On Sunday, I decided to head to Samcheong Park, beckoned by the flowering of the cherry blossoms, and in keeping true to my nature, away from the bustling and crowded streets of Yeoinaru, Seoul. Samcheong Park is about a 30 minutes amble up the road from Anguk station, exit 2. This was a particularly intriguing way to spend a Sunday as Anguk is simple and charming with a sense of familiarity that emits from the streets that are new to my eyes. I felt welcomed by the warm coffee shops, boasting organic coffee and fresh teas, art galleries, furniture shops and expensive clothing stores all intermingled with bakeries and specialised food stores lending to a unique aura of Italy meets Korea. A sense of sophistication can be felt, uncharacteristically clean and somewhat classy with their modern buildings with marble finishings and stylish lighting. However as we ventured further up this street, we came across traditional Korean style homes, Hanok, made from timber, soil and rock with their exquisitely tiled roofs (Giwa) and wooden beams. I can’t say why I love these building so much, only
that they seem to speak to a part of me that I don’t even know, as if I once lived in a Hanok – perhaps grew up in one, grew old in one – there is just a connection felt, and it is strong. Perhaps it is the sense of living history that one cannot help but feel emanating from the very old and sturdy walls.
The streets veered off from the main road, winding their way into a confused maze of houses and alleys and stairwells, all exhibiting the same richness of time and perfection in constructing these homes.
What I do find particularly beautiful about these buildings are their decorative eaves as well as the decorative doors. Such detail has been put into the making of these often overlooked aspects of our homes, however, there is something so intriguing about doors in Korea, which will be another entry on my blog, but for now, their decorative capacity and attention to detail is astounding and somewhat mystifying.
Further along our way, we pass several places of interest, or at least wonder, such as the Seoul Museum of Chicken Art. I did not wait around to find out why such a place exists, but chose rather to accept it was just another idiosyncrasy of Korea. The road meandered its way up the hill, offering sweet passages up small stairwells, more hanoks to delight the eye, and finally, at the crescent of the hill, our eyes fell upon some of what the cherry blossoms had to offer. In the distance, a feast for our eyes, was a hill, scattered with trees, and smatterings of cherry blossoms, visible by their contrasting colours to the early stages of spring and their still hibernating neighbours. Fresh white and pink blossoms colouring the hill with an unimaginable softness and newness that only the dawn of spring can show.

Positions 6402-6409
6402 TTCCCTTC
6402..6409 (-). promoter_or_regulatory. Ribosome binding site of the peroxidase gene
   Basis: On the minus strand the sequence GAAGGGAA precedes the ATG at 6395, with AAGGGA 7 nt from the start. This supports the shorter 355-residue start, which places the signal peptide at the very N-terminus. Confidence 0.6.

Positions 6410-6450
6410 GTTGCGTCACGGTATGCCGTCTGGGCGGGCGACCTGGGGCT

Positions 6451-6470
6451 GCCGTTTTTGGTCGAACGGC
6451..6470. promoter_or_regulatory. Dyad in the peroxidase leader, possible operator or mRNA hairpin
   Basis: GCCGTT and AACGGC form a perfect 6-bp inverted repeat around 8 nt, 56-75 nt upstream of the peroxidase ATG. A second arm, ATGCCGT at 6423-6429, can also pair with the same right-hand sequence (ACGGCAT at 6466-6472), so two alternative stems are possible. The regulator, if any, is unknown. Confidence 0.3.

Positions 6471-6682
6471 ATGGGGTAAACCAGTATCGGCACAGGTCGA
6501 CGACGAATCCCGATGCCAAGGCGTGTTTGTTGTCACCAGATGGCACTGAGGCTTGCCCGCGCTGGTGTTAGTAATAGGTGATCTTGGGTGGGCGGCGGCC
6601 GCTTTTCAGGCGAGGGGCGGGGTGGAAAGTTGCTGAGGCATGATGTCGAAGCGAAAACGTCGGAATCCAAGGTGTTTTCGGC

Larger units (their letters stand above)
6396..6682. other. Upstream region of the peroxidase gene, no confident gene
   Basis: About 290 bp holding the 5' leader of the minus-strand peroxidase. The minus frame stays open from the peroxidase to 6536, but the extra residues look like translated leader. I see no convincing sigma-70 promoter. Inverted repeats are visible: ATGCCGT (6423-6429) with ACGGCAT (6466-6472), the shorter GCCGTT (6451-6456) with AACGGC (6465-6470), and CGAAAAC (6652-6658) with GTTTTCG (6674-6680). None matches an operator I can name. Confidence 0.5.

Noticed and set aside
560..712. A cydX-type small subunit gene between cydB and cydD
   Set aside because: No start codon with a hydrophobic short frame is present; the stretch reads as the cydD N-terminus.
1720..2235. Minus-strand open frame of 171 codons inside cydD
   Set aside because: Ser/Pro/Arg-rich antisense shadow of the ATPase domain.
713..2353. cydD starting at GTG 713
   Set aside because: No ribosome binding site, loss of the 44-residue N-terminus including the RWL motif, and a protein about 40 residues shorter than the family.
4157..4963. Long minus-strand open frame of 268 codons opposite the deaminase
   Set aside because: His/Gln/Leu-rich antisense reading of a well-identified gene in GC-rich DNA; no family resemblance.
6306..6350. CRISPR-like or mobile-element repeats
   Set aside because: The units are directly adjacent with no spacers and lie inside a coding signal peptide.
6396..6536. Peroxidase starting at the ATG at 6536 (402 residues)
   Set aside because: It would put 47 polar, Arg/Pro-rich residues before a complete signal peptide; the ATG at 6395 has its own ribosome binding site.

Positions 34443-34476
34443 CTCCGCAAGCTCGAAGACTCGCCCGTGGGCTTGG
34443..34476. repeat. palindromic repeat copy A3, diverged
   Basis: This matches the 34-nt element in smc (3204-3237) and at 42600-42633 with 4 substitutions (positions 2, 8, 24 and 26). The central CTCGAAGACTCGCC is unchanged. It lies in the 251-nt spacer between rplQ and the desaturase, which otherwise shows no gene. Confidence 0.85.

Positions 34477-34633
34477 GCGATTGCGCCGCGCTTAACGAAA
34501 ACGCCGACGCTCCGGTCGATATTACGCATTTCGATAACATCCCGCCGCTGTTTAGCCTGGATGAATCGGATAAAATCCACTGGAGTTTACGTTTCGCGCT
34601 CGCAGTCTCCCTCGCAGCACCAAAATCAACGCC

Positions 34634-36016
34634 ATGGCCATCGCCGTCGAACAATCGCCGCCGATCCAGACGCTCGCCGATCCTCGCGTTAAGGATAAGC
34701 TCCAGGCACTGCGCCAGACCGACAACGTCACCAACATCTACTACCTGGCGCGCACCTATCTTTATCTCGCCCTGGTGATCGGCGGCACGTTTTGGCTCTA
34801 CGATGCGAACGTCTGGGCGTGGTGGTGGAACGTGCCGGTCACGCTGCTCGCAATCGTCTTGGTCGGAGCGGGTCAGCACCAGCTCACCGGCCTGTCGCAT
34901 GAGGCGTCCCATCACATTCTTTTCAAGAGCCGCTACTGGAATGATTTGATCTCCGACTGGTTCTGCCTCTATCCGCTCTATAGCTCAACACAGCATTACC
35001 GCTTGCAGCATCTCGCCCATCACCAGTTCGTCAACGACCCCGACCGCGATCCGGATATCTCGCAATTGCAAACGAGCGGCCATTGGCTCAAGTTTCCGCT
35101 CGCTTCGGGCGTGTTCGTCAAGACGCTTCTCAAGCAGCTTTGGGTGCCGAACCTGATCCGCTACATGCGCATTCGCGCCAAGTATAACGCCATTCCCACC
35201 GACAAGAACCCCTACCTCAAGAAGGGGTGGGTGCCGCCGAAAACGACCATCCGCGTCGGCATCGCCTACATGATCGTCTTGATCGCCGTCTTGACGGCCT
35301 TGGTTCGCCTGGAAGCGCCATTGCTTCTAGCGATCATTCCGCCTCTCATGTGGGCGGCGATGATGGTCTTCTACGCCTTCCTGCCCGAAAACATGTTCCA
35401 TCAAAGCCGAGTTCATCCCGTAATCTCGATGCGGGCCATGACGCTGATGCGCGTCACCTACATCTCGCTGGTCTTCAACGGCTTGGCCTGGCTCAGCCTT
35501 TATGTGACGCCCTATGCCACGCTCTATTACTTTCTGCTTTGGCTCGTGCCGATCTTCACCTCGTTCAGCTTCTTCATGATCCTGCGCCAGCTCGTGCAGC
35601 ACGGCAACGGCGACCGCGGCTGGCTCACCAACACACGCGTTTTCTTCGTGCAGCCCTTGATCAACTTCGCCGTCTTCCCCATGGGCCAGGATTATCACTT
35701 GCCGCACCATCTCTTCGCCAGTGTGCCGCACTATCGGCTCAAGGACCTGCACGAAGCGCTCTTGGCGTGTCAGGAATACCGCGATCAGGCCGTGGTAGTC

The park itself offers pathways and hikes demarcated by wooden walkways and bridges. Benches are provided for rest or simply to sit upon as you absorb your surroundings. My friend and I ate our Kimbap happily, talking away about the welcomed coming of spring and the imminent heat that will follow in summer, an occurrence we are both looking forward to. After lunch, we made our way around the park, enjoying the boardwalk and the earthen sound it made beneath our feet, watching butterflies glide by, people walking their dogs and families out on excursions.
Our chosen path winded its way up and around, opening up to what might have been a brook had there been sufficient rain to water its thirsty banks.
Finally, after much exploring and feeling our why through what nature and this beautiful park had to present, we returned to the main area of the park, with concrete paths teaming with visitors and families alike. Here the cherry blossoms stand like centuries, overlooking and overhanging the path, enveloping it with its beauty, creating an archway through which to exit. Perhaps the allure of these flowers, is the fact that they are so short lived, and must be savoured as much as possible.
On heading back down the street, we stopped to wish the last few alleyways a warm farewell, stopping to peer at the last few stores that caught our eye on the way up, and finally, stopping to have tea in one of the many quaint tea rooms along the road. An exquisite journey, and one I definitely recommend.